At the first day of lactation, maternal rats were injected with a single i.p. dose of 100 or 250 mg/kg body weight of a mixture of polychlorinated biphenyls (Aroclor 1254). This treatment caused significant increases in both material and neonatal hepatic cytochrome P-450, cytochrome b(5), and cytochrome-c-(P-450) reductase. Transfer of PCBs via lactation resulted in significant increases in hepatic enzyme activities catalysed by neonatal CYP1A1, CYP1A2, CYP2B1, CYP3A1, and CYP2E1 using a variety of substrates. In contrast, the metabolism of dimethylnitrosamine and aminopyrine was only marginally (up to 2-fold) increased in maternal animals four days post treatment. Further measurements showed significant increases in maternal and neonatal epoxide hydrolase, glutathione-S-transferase, and UDP-glucuronyl transferase activities, thus suggesting a coordinated response in maternal and neonatal oxidative and post-oxidative drug metabolism. Western blot analysis provided evidence for an induction of CYP1A1, CYP1A2, CYP2A1, CYP2B1, CYP2E1, CYP3A1, and CYP4A1 in both maternal and neonatal liver, albeit at varying intensities. However, PCBs did not modulate the expres sion of maternal and neonatal CYP2C6, and at the higher dose the expression of neonatal CYP2E1 was significantly reduced. Northern blot analysis provided further evidence for significant increases in maternal and neonatal hepatic CYP1A1, CYP1A2, CYP2B1, and CYP2E1 mRNA, but reduced amounts of CYP2C7 and CYP4A1 mRNA. Additional Northern blot hybridization experiments may suggest an increased expression of the protooncogenes c-Ha-ras and c-raf in the mother and the neonate upon treatment of maternal rats with Aroclor 1254. Lactation itself may result in an increased expression of the latter protooncogenes, but the mRNA of the protooncogenes c-erb A and c-erb B was not detected in any of the tissues examined.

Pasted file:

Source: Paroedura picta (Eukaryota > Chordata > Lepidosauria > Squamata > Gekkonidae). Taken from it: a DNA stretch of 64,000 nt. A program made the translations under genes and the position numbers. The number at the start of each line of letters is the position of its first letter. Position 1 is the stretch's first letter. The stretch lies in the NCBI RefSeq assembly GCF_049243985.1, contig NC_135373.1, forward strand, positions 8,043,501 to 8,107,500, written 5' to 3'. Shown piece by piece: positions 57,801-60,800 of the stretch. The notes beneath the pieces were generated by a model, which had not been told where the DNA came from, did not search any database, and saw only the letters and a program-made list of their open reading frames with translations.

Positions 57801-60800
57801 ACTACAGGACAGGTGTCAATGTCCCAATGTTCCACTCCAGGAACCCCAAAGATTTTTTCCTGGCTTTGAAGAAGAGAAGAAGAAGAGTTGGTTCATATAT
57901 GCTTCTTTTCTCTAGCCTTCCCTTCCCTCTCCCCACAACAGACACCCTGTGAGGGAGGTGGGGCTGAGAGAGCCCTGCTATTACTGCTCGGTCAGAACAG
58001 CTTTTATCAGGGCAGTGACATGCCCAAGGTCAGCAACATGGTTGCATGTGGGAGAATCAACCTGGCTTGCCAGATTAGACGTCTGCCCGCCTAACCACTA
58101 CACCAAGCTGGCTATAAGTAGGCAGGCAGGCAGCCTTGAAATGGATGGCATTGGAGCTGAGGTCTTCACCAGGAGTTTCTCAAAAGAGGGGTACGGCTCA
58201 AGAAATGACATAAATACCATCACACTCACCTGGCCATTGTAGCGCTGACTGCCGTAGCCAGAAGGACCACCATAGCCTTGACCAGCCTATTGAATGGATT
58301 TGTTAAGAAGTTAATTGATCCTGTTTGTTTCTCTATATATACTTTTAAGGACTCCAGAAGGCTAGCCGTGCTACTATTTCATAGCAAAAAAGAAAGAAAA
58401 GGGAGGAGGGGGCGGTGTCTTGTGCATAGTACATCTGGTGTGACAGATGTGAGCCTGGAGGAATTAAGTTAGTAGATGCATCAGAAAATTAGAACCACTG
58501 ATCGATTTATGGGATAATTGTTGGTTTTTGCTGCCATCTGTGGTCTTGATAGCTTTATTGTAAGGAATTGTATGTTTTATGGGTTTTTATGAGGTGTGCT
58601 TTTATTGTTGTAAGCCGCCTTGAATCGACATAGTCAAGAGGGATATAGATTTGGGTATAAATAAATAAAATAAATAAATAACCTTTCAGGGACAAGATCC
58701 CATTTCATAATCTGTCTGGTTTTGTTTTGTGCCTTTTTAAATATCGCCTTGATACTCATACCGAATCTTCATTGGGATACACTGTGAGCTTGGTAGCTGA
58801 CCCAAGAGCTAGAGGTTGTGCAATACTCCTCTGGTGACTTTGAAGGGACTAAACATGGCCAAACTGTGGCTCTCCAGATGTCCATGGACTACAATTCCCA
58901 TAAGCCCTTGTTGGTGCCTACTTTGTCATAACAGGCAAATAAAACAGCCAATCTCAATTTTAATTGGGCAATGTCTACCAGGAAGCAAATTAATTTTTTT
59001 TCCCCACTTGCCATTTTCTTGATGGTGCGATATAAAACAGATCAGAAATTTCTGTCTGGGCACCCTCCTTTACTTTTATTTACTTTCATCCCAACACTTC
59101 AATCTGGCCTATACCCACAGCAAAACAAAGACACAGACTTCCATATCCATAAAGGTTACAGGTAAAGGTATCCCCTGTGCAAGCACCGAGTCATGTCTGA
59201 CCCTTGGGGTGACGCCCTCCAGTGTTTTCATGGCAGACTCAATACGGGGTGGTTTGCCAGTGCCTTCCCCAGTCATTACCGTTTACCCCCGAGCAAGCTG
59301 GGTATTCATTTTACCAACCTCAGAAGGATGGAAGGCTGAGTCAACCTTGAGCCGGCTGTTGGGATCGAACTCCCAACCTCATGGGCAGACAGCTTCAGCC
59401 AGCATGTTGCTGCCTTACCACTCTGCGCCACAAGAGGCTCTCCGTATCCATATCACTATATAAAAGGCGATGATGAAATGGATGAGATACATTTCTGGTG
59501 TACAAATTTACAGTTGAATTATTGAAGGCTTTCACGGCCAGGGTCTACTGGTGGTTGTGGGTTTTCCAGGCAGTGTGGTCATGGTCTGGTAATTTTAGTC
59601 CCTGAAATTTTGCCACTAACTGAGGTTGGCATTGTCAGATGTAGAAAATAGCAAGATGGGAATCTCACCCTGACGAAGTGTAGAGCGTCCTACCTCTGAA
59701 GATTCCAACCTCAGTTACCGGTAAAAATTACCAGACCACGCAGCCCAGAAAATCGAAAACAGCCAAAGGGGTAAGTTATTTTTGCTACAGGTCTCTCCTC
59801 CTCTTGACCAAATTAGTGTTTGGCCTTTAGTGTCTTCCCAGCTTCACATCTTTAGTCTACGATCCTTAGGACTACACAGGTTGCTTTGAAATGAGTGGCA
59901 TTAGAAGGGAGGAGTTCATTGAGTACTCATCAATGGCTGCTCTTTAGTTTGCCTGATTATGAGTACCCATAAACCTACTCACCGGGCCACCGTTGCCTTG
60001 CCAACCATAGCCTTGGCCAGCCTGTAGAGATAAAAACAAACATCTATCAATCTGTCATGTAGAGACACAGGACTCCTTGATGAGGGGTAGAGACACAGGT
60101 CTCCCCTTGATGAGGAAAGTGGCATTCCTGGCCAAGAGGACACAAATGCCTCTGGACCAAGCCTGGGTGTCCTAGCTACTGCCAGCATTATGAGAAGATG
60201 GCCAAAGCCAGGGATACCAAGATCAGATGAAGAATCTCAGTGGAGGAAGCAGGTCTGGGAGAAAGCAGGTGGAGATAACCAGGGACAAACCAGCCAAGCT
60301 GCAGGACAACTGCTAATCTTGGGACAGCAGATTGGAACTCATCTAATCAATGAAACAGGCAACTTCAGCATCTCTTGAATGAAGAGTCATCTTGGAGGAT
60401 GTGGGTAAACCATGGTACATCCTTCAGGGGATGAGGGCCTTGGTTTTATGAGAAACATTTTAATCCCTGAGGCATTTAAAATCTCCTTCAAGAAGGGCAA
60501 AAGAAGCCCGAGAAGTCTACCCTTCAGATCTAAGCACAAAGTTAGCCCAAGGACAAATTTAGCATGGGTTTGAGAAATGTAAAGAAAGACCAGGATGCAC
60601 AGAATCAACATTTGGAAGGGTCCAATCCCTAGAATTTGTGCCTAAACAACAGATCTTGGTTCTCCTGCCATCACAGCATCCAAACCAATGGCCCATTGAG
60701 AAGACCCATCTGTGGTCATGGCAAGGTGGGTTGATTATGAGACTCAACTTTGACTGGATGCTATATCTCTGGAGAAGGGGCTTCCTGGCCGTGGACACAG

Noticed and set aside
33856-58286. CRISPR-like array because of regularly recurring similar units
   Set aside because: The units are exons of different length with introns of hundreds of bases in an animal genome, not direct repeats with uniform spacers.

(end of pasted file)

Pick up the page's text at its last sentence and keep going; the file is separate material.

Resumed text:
- CYP450 induction